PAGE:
FRANKFORT — Republican leaders expressed skepticism with Gov. Andy Beshear’s proposed budget Tuesday night and bashed the governor for not briefing them on its details before his speech.
Beshear pitched lawmakers on what he described as an “education first” spending plan — a phrase that prompted cheers from teachers listening outside the House chamber.
The proposed two-year budget would be the first in 14 years to make no cuts to the state’s General Fund, Beshear told lawmakers. Instead, the governor touted a combination of so-called fund transfers — pulling in excess available funds into the General Fund — and the use of money from legal settlements and “enhanced collections.”
Beshear also proposed a 10-cent increase in the state’s tax on cigarettes and other tobacco products, a new tax on vaping products, legalizing and taxing sports betting, and a 29% increase of the minimum tax on limited liability entities to $225. Together, Beshear said they would pull in $147.7 million over the next two years.
Senate President Robert Stivers, R-Manchester, told reporters afterward he was skeptical of the plan and that it was still too soon to know what cuts may be buried in the proposal’s details.
And while the Beshear administration provided reporters some background information in off-the-record remarks about the proposal hours before the speech, lawmakers were left in the dark, something that did not sit well with Stivers.
“You all got briefed on it and got two or three pages delivered to you,” said Stivers, referring to reporters. “We have yet to see the first document, and I don’t think anybody in this group votes on the bill.”
That didn’t stop some Republicans from criticizing Beshear’s promises.
“I’m glad he’s got fantasy gaming in there, because it’s a fantasy budget,” state Sen. Chris McDaniel, R-Taylor Mill and chairman of the Senate Appropriations & Revenue committee, told The Courier Journal.
Both McDaniel and Speaker of the House David Osborne, R-Prospect, were also critical of Beshear’s proposal to increase the minimum tax on limited liability entities.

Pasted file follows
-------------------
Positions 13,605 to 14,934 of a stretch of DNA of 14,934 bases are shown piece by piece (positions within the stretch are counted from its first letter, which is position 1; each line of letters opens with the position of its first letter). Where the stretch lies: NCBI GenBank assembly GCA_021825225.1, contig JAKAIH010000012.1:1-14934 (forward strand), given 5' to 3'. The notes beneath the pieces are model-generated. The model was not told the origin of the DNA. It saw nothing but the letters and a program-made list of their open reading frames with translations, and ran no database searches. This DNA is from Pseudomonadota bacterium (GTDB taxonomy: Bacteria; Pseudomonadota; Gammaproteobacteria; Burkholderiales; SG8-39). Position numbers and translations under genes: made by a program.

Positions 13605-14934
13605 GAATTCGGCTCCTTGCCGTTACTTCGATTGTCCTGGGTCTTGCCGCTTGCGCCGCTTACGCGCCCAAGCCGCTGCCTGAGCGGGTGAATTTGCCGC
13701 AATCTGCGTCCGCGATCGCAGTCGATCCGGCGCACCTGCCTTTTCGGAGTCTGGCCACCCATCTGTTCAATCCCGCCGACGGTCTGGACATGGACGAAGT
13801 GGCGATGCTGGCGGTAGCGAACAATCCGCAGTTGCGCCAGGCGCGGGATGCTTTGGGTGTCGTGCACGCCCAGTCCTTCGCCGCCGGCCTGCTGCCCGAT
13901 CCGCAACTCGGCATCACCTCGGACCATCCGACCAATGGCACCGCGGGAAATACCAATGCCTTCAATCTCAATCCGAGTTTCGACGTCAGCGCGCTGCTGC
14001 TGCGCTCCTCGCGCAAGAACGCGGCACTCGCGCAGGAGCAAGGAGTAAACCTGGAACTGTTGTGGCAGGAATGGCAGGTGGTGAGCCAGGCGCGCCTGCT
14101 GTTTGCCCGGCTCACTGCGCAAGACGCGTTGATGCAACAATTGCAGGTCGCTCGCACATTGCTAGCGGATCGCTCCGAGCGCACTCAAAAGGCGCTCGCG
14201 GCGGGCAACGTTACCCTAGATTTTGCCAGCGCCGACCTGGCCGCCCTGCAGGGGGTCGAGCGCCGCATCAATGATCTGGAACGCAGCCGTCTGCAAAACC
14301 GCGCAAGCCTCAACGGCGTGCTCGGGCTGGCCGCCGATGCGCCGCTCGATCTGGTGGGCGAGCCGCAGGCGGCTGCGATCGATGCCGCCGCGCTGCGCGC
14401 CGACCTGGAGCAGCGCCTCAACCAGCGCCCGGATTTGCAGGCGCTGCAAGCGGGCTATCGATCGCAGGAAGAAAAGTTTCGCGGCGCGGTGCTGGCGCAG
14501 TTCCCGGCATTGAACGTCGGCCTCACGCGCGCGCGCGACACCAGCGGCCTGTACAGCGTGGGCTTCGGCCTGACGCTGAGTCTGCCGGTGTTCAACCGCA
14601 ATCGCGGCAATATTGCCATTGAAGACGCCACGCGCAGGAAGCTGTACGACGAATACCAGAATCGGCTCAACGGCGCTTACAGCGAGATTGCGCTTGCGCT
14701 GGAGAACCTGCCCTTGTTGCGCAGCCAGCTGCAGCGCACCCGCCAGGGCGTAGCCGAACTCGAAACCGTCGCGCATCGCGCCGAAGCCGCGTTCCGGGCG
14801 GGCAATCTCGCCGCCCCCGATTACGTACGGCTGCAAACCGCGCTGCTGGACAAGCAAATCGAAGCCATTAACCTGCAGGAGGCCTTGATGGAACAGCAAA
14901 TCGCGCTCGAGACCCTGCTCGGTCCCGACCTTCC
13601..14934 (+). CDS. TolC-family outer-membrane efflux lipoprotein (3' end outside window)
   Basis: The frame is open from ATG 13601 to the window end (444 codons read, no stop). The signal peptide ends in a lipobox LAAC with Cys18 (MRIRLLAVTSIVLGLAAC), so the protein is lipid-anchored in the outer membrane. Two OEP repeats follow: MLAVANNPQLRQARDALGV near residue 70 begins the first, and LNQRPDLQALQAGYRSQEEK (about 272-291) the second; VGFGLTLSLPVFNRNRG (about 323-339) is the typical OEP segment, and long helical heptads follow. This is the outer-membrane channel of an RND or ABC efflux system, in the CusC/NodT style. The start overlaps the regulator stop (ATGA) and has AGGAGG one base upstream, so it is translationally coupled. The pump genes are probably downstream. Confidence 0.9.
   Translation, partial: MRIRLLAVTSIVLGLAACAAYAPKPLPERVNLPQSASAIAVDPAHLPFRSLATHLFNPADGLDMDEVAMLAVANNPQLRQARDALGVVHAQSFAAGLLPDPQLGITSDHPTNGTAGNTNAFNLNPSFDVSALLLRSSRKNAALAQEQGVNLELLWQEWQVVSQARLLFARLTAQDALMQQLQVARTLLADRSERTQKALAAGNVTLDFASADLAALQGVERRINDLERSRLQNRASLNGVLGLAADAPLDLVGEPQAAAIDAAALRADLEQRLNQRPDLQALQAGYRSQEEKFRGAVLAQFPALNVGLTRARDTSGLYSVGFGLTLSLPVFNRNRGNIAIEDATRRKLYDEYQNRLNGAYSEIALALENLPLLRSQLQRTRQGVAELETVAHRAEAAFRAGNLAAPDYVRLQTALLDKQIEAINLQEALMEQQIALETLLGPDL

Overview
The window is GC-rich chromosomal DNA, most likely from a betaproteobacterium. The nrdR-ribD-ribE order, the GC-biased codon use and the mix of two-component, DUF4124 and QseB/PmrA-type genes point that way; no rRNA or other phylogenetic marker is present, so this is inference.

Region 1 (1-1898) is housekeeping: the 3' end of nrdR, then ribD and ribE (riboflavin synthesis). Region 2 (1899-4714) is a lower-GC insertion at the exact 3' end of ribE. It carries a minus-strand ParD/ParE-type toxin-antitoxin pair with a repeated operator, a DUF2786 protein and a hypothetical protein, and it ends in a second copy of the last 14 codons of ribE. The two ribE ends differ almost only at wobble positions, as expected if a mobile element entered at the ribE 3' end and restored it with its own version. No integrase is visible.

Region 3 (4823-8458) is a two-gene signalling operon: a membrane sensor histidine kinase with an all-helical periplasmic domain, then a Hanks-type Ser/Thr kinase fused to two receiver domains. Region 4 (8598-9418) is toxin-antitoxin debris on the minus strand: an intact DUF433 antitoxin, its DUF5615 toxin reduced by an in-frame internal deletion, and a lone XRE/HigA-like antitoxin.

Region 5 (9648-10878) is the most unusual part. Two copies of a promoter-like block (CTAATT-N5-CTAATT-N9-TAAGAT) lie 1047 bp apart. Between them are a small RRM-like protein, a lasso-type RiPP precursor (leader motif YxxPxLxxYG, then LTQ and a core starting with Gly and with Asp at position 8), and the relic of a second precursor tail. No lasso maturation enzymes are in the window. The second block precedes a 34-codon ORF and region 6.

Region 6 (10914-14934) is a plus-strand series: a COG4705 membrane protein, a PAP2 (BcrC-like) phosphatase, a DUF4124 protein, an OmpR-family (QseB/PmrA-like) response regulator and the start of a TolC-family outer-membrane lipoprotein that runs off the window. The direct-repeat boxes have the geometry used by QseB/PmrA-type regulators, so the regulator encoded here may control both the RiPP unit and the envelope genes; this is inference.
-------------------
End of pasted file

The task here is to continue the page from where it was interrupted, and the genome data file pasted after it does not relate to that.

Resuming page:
“It’s a little bit disconcerting that we heard that he’s going to propose an increase on every single job creator in Kentucky,” Osborne told reporters.
Senate Minority Leader Morgan McGarvey, D-Louisville, noted that with the exception of the LLC tax, Republicans had already filed bills in the House to support Beshear’s tax increases.
“So I do expect bipartisan support on the vaping tax, the cigarette tax and sports betting,” McGarvey told reporters on the House floor immediately after Beshear’s speech. “Again, those are all Republican bills that the governor is saying he supports.”
Minority Floor Leader Joni Jenkins, D-Shively, agreed.
“I think sports betting and tobacco and vaping (taxes) have seen bipartisan support here in the House and I assume so in the Senate, as well,” she said, though she, too, hadn’t been briefed on the proposal beforehand.
Some places where lawmakers will likely disagree include Beshear’s decision to not fund school safety officers and mental health counselors in his proposal, something Osborne called “woefully short.” The speaker said he supports spending “however much it takes” to fund school safety.
“To present a budget that does not fully fund keeping our most precious assets safe is pretty disconcerting to me,” Osborne said.
And while Osborne called raises for teachers “merited,” Stivers questioned the decision to not include raises for non-teaching personnel, including school bus drivers and cooks.
“Those individuals who provide a lot of the services in the school systems seem to be the forgotten ones,” he said.
Osborne said the House would move as quickly as possible to send a budget to the Senate by the end of February, adding that Steven Rudy, R-Paducah and chairman of the House Appropriations & Revenue committee, probably has “the most difficult job in legislature right now.”
Rudy told The Courier Journal he was curious what savings the Beshear administration found in the corrections budget and in various fund transfers, but that it was still too early to say much about Beshear’s proposal.
“We can’t judge a budget on a 30-minute speech,” Rudy said. “We will start analyzing the numbers. We will take a good, deep dive into his recommendations. Where we can agree, we will move forward, and where we can’t, we’ll have to make those decisions.”
By Alfred Miller
Louisville Courier Journal